Place of No Pity

by Benjamin Hedge Olson

25 March 2013

This Tasmanian black metal duo will leave you beaten, bloody, and exhausted, but grimly satisfied nonetheless.
cover art


Place of No Pity

US: 26 Feb 2013
UK: 3 Dec 2012

We are greeted with a septic gust of Tasmanian wind and the distinct suspicion that we are about to get someone’s muddy, unforgiving boots bashed into our teeth. Dense, imposing ferns ruffle about our legs as we make our way through this primeval, menacing landscape. And yes, here it comes: a mighty surge of blast-beats like a pelting, cold southern hemispheric rain in July. Black metal riffs hum and whine all around us like corpse-painted bees. Vocalist Alex Pope offers up a mid-range bark that will be his calling card for the remainder of the record, and we are off to the cruel, punishing races. Get comfortable slogging around in that damp, temperate rainforest, because you will be there for nine unrelenting tracks, with Pope behind you every step of the way like some kind of Satanic life coach, shouting quotes from Ayn Rand and the Satanic Bible at you between smacks to the back of your head.

Where are we going? To a Place of No Pity, of course. Who is taking us on this invigorating little trek? Tasmanian black metal necrolords Ruins.

It should not come as much of a surprise to anyone that Ruins are a black metal band from Tasmania. As a landscape dominated by misty mountains, vast, untamed forests and chilly, unpleasant weather, it seems to fit the black metal environmental equation quite well. Unlike the demented shrieking of fellow Tasmanian Striborg, the two dudes that comprise Ruins stomp out a much more old-school version of black metal than one might expect. The most obvious reference point, particularly regarding Pope’s vocal delivery, is Celtic Frost and their much lauded frontman Tom G. Warrior. Pope’s belligerent grunt is unmistakably Warrior-esc, and your enjoyment of his performance, and indeed Ruins more generally, may hinge upon your acceptance or rejection of this stylistic choice. I am sure there are many people who see Warrior as the high point of extreme metal vocals and see no reason to stray from the path that he delineated.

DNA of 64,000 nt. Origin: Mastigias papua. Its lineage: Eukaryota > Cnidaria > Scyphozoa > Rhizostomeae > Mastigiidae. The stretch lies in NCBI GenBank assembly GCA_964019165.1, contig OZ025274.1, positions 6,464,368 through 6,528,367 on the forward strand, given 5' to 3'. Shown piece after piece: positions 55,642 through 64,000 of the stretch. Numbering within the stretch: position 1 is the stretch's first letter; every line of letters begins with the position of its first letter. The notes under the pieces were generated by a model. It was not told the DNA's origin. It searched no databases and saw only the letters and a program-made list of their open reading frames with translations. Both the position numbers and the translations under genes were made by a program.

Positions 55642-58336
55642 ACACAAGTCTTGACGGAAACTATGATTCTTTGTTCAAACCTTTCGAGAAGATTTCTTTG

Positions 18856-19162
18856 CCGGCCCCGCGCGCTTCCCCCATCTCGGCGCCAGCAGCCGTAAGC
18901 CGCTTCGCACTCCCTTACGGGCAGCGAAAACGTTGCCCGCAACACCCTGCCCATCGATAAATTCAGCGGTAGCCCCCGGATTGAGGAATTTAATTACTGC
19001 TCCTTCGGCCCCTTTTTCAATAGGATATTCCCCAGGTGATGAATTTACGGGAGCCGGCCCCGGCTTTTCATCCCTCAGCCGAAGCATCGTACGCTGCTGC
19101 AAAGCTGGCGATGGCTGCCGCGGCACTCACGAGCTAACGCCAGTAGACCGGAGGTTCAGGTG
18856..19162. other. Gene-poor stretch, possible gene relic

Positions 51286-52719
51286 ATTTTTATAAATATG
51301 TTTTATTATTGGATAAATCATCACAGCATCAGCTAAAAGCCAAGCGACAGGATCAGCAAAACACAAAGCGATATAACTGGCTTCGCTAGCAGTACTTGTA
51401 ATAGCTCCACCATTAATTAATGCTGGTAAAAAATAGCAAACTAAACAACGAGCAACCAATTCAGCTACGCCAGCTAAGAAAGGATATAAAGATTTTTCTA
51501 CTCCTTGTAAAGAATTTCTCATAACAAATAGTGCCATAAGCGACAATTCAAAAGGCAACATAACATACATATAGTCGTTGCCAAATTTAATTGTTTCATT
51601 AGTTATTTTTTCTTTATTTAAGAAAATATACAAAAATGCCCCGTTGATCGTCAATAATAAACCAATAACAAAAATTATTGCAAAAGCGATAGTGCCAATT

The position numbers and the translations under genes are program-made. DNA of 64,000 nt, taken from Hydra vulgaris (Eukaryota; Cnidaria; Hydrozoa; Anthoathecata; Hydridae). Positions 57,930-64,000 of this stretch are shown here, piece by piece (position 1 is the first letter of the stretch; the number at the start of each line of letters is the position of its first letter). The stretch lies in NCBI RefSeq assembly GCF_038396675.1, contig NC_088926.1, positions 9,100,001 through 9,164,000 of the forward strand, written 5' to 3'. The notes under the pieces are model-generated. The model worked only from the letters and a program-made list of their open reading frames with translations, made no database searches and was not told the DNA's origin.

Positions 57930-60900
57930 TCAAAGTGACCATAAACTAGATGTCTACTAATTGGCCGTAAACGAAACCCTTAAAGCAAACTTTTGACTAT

Although I enjoy Celtic Frost as much as the next guy, I feel like Warrior’s urgent yelping was a developmental stage towards a more varied and compelling range of vocal styles for extreme metal. Pope’s decision to stick with this somewhat backward-looking, conservative style falls a little flat to my ears and gets a little tedious. Lyrically, Ruins focus on themes of strength, pitilessness, and cruelty that might sound more at home on a death metal record than a black metal record. Song titles like “Let Them Perish”, “A Lesson in Ruthlessness”, and the title track “Place of No Pity” give you a pretty good idea of what we are dealing with here, and most of the lyrics are pretty comprehensible by black metal standards. Personally, this type of chest beating, “might makes right” kind of stuff does not do much for me; I prefer my black metal to be either fantastically Satanic, or a soul-stirring exaltation of Mother Nature.     

Instrumentally, Place of No Pity works more successful metallic veins than their vocals. Ruins look to good old Norway for inspiration, principally Immortal and Satyricon, both of whom they have opened for in the past. When Ruins get settled into one of their groovy, catchy riffs, they can be very enjoyable indeed. The percussive attack dispensed by Dave Haley is often very impressive, and the production on Place of No Pity definitely plays to Ruins’ strengths. So heshers from Wellington to Reykjavik should enjoy pounding a few beers and doing the invisible oranges to Place of No Pity. It is fun and enervating, if not particularly original or inspired.

Place of No Pity


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